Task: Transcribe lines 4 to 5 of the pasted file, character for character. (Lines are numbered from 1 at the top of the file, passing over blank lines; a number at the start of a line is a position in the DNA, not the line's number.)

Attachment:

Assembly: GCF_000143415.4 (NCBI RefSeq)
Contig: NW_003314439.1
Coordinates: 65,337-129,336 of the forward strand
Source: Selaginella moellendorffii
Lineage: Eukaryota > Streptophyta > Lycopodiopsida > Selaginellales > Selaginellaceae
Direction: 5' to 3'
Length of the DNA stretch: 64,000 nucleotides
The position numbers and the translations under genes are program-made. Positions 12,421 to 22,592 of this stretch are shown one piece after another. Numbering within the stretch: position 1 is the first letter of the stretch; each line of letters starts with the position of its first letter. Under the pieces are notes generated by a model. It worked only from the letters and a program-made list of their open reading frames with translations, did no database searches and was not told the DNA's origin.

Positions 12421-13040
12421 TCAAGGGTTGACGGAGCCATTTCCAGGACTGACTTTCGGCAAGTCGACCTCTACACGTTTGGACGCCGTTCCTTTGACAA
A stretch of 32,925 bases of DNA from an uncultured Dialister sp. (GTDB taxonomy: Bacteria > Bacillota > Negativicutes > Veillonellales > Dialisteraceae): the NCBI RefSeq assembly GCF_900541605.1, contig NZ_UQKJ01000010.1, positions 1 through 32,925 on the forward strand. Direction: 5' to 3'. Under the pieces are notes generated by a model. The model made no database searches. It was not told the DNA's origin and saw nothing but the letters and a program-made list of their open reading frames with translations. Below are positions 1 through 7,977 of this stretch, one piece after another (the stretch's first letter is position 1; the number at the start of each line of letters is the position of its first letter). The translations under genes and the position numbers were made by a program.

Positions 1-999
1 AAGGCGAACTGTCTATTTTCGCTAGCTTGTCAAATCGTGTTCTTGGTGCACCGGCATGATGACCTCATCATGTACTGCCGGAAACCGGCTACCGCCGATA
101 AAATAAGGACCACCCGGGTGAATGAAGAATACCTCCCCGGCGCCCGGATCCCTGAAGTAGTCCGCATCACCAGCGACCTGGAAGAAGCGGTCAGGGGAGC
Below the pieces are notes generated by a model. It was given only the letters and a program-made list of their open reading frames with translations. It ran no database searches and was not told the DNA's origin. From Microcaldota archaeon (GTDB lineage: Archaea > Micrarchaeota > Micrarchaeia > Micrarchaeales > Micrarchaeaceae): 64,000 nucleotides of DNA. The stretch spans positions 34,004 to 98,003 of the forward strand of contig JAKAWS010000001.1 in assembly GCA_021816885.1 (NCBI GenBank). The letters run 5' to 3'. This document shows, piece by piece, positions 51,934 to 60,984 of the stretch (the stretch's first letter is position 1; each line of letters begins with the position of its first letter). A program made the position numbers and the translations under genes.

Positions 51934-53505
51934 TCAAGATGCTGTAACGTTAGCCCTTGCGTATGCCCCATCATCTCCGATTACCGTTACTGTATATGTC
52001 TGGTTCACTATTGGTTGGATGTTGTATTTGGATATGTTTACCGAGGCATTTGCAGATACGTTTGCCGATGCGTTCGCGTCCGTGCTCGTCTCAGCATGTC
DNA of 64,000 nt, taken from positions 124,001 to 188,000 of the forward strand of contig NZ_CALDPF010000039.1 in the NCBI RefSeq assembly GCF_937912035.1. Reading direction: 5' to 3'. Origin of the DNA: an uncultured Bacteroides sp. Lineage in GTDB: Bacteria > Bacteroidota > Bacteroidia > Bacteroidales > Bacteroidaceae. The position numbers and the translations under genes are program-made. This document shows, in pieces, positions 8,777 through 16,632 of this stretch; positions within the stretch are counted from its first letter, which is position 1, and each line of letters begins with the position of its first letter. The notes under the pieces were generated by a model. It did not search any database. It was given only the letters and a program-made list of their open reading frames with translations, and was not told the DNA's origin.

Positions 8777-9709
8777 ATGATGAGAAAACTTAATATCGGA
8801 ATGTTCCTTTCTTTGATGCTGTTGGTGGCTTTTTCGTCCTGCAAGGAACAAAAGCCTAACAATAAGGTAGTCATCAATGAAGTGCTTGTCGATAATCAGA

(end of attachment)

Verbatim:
Source: Selaginella moellendorffii
Lineage: Eukaryota > Streptophyta > Lycopodiopsida > Selaginellales > Selaginellaceae